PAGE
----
Honestly, I don’t know how much I can help with my own experience. I’ve dated a few girls who were other races and religions and such. Generally, I’ve prefered not not even directly mention someone I’m dating, unless it’s directly relevant to the conversation, unless it’s past the introductory stage, and even then I’ve been pretty blunt about it. The only time I thought about it was when I was dating a girl of mixed race. When my mom asked me about her it obviously came up, and I mentioned it flatly, but my dad is a little more touchy on that sort of stuff and I wasn’t sure how he would react, so I just didn’t mention I was dating anyone and dodged when it came up. We stopped dating before the whole “meet the parents” thing came up, so I never really had a resolution for it.
As for your situation, it sounds like he has the harder issue. I can certainly understand issues, particularly concerns, from your family about dating a reformed felon, but that’s something they ultimately will have to trust you and will learn about from interacting with him that he is trustworthy. OTOH, if his family doesn’t even know he’s gay, that’s a huge can of worms and without knowing them, it’s impossible to know how they’ll react to that news. If they have illusions that their son is straight, then they get the double whammy of coming to terms with that along with meeting someone new would probably put their acceptance of your relationship on shaky ground from the start. At least for that part, he likely ought to break up the news into two parts. Then again, I’ve never had to deal with something like that; everyone I’ve known is gay was open before I met them, so I’m not sure how that all actually works out.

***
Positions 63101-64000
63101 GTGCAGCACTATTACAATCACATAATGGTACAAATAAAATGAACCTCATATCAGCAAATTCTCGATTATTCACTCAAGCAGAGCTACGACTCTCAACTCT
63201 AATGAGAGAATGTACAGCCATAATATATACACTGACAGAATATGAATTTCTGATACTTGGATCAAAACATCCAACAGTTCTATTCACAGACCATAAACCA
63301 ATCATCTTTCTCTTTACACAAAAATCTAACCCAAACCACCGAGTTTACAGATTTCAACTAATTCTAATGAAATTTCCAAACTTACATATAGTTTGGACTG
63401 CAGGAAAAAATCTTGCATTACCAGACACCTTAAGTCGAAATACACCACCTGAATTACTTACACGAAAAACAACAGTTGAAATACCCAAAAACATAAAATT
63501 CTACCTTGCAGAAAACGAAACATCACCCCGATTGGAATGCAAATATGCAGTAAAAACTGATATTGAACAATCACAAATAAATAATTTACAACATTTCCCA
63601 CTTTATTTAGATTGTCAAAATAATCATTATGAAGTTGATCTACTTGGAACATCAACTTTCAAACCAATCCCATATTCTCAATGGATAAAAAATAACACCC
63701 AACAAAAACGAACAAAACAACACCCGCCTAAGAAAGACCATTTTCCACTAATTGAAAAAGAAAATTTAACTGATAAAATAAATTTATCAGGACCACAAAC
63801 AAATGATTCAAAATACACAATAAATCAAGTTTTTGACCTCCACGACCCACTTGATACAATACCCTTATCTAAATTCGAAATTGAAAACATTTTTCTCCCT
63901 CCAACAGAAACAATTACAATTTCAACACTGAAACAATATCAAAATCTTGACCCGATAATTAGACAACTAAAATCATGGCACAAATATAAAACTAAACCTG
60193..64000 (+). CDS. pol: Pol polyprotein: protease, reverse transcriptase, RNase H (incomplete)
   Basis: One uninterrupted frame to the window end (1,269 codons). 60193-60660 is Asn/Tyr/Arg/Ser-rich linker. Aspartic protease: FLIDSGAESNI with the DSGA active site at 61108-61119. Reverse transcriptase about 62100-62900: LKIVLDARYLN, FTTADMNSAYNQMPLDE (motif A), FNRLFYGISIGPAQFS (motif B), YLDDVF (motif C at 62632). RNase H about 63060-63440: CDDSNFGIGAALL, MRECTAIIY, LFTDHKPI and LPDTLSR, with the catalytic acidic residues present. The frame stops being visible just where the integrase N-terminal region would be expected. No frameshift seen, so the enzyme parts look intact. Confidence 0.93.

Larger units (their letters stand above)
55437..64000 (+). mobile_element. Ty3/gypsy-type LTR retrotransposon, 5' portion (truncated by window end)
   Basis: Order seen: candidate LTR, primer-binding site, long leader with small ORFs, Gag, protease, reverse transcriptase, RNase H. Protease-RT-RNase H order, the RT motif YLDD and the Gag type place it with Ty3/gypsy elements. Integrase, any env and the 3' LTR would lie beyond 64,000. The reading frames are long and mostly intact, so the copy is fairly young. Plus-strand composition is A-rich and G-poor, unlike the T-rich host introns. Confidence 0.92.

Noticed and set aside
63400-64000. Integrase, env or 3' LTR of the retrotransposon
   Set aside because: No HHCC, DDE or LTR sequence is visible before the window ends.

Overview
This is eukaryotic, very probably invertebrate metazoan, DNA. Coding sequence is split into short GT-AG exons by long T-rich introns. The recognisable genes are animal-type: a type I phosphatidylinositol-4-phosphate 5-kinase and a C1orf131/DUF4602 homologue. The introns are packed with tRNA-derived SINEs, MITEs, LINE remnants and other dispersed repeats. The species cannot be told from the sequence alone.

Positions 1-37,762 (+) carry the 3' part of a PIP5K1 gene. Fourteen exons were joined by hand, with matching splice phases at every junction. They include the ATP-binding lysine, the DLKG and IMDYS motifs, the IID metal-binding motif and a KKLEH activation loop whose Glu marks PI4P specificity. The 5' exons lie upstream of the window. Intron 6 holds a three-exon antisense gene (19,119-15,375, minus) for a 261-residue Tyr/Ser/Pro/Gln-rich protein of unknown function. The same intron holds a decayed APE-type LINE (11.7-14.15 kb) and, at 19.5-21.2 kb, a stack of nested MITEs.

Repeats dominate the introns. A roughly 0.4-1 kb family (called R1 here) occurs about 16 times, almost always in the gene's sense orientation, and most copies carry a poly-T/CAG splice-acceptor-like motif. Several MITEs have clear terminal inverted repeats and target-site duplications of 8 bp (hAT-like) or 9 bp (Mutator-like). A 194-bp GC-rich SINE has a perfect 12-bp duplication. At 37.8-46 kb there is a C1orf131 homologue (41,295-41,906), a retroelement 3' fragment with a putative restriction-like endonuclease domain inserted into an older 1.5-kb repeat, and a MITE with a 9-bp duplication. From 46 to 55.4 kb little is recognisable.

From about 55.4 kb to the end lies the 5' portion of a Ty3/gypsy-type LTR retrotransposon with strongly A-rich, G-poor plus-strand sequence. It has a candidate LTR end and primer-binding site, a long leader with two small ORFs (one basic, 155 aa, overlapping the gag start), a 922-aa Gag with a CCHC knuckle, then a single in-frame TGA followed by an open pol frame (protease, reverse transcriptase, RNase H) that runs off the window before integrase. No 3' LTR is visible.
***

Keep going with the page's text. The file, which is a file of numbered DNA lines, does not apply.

It’s ok if it is different, I’d still love to hear your stories.

If you know his full name, you can find news reports on google, and occasionally someone will mention something related to it on Facebook. And I’m not fond of lying in general. It does come up occasionally in terms of why he is just going to school now, why he hasn’t gotten his license back yet, why he had a curfew for awhile, small things really. It’s sometimes hard to walk the line between just keeping something private and actually being dishonest. I’ve told close friends a partial truth, and other people I’ve blamed things on his Mom. Probably I should have just said something like “that is related to something personal so you’ll have to ask him about it” but as you can see by this thread that just makes people want to start guessing lol.